"Terrorism is successful because of overreactions to it," Shortland says, "and I think increasing the proclivity with which we’re willing to call things 'terrorism' without knowing they’re terrorism just makes terrorism more successful and means that terrorist organizations actually have to do less. They live on our reactions. They thrive on it."

James J.F. Forest, a professor at the University of Massachusetts Center, adds that the public should ask what difference the determination makes.

"If you label something as terrorism, does it help? Who does it help? How does it help?" Dr. Forest tells the Monitor. From a law enforcement perspective, the top priorities are to help victims and solve a crime, then eventually take measures to prevent similar crimes in the future.

"They’re going to let the public and the media call it whatever they want," he adds.

This is not to say, however, that terminology is inconsequential. The word can carry weighty policy implications and shape the way the public perceives the threat.

"When you specifically label something an act of 'terrorism,' you see that there is a much larger wave of support towards more oppressive security measures and all those kinds of things that we’ve been talking about for the last two years," Shortland says, naming torture and mass surveillance as among the more polarizing issues the public is more inclined to support in response to "terrorism" than other classifications of violent crime.

"You don’t see the same thing when it’s a 'mass shooting,'" he adds. "It doesn’t move the needle in terms of public consciousness about certain issues and security tactics."

No reasonable person expects the government to reduce the number of murders in the United States to zero next year, but many want to aim for zero terrorist attacks, an unrealistic goal, Shortland says, arguing the public should focus on growing more resilient.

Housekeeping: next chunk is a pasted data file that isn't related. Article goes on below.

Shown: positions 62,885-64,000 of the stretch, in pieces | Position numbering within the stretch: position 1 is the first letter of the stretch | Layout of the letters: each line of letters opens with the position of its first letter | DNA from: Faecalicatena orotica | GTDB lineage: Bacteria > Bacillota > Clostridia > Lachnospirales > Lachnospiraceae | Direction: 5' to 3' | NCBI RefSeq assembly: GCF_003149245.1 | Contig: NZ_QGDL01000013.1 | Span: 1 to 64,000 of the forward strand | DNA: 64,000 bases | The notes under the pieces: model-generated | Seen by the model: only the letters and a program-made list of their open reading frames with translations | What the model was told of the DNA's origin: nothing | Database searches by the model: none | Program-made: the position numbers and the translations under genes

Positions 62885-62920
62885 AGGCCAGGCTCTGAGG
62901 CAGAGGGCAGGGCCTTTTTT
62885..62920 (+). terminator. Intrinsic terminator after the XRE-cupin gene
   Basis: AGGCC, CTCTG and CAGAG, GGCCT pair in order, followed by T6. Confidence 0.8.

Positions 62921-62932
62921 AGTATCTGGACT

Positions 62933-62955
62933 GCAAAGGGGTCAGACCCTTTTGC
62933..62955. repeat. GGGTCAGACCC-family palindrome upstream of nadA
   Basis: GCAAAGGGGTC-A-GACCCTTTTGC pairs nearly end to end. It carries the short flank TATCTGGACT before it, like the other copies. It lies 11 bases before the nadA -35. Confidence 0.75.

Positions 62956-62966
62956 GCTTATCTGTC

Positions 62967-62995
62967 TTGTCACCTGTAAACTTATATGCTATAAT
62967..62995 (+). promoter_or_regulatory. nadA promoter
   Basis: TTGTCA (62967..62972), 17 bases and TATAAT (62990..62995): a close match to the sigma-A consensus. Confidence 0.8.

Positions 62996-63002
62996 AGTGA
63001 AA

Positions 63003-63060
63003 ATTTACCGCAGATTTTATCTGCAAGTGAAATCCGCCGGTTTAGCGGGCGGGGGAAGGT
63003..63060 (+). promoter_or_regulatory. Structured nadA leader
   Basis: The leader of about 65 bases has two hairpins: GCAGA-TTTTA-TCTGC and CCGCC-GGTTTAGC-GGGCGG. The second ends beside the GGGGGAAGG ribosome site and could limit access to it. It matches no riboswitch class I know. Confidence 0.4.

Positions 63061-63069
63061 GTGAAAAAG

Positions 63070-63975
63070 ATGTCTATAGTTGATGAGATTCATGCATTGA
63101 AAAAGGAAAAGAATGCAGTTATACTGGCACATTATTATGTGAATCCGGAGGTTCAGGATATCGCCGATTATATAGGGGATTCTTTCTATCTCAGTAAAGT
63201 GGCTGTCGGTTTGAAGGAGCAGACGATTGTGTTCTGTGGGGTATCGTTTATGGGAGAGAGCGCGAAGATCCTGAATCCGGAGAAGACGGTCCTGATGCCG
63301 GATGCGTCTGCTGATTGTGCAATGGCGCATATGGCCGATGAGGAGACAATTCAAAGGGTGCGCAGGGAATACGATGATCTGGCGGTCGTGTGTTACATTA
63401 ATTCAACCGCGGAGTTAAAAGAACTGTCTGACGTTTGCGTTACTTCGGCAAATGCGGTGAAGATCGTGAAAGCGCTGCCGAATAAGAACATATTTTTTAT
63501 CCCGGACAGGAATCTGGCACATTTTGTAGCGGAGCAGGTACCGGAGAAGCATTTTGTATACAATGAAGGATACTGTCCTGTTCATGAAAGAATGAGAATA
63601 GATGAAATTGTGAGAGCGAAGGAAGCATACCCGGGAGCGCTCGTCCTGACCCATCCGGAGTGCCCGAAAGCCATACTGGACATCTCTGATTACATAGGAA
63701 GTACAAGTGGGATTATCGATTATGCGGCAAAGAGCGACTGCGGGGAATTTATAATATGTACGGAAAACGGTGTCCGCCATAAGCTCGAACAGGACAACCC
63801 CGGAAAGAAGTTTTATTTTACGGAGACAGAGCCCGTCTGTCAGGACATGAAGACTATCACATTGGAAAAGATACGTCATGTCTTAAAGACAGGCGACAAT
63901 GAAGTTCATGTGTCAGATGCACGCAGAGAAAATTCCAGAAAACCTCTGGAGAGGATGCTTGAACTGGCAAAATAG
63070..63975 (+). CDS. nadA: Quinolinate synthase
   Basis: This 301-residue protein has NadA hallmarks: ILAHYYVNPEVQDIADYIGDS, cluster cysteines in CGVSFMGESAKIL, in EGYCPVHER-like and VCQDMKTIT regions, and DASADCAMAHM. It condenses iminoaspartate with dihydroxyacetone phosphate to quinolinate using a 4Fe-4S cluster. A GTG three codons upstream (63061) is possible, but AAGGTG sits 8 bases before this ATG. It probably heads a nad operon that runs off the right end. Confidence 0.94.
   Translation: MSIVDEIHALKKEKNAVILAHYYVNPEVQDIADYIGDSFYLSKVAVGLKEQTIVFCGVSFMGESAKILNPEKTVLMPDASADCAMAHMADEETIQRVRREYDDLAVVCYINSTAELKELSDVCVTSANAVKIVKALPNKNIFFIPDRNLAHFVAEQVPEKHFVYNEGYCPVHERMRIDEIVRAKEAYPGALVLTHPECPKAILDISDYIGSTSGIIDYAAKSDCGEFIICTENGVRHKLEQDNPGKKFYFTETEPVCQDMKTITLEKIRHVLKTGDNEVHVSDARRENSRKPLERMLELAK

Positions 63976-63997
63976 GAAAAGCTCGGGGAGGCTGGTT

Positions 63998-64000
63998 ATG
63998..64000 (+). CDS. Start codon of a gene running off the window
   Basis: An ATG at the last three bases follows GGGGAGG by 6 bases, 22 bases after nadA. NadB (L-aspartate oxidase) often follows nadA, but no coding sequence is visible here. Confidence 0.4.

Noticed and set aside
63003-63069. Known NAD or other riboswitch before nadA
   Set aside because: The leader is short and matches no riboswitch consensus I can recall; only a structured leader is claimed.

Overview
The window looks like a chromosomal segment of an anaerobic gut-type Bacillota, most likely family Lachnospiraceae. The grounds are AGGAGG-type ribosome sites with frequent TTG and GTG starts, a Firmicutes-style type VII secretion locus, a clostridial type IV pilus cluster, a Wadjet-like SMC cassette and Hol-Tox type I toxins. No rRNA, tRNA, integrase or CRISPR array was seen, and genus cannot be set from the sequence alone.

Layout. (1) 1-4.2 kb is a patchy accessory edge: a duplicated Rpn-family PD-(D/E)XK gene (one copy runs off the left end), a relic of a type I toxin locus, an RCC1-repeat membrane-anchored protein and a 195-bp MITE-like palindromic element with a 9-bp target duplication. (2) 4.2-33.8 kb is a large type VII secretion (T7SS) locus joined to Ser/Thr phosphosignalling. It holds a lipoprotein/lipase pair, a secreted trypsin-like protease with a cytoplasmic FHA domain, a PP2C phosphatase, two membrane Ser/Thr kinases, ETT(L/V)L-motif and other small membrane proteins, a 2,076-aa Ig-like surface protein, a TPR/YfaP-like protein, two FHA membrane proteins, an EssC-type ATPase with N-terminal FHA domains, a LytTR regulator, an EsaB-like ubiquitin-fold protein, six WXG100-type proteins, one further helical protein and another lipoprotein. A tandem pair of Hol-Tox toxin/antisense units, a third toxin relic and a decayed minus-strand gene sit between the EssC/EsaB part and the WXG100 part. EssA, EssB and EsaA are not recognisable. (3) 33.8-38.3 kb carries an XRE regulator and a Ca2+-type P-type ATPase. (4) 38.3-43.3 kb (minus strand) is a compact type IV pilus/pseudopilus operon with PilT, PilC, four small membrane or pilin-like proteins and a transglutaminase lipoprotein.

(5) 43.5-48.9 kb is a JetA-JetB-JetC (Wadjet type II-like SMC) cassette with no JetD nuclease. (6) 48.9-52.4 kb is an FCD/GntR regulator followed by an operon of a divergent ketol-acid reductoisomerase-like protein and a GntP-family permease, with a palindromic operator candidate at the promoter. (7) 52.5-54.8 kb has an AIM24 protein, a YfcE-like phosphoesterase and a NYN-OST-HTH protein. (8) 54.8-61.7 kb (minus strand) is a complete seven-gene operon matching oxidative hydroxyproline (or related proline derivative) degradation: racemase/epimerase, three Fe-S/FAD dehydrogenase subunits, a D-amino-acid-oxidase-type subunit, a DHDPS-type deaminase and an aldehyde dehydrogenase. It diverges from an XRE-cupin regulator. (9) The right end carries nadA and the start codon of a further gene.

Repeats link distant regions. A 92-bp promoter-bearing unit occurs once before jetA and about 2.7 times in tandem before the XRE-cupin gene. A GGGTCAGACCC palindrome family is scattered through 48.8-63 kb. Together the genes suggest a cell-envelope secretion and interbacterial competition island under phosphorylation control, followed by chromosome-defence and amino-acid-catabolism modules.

In September, a Somali-born American went on a stabbing rampage at a Minnesota mall, injuring 10 before he was shot dead by an off-duty police officer. Although authorities say the 20-year-old suspect in that case, Dahir Ahmed Adan, might have been radicalized, their investigation is ongoing.

If that attack is deemed to be terrorism, it will be the first on US soil carried out by a Somali, making Artan's at Ohio State a potential second – though authorities have noted struggles with terrorist recruiters for nearly a decade, since 20 young Minnesota men were lured overseas to join Al Shabaab in 2007.

Following the mall stabbing, the local Somali community worried the public would deem them "guilty by association," Jaylani Hussein, executive director of CAIR's Minnesota chapter, said at the time.

"We have faith in our fellow Americans to do the right thing," he added after Monday's attack. "This is a very dangerous time to be Muslim or perceived to be Muslim in the United States, and this week must be an opportunity for all Americans to show that they can stand together against violence of all forms."

For its part, Ohio State officials have signaled that those who were injured are expected to recover and that students will stand united, even if investigators ultimately determine a solid link to terrorism.

"Our campus community is extremely tolerant," Michael V. Drake, the university president, told The New York Times. "The concept of branding a whole community for the act of a few leads to an intolerance that can make the world a more difficult place for all of us."

Material from The Associated Press was included in this report.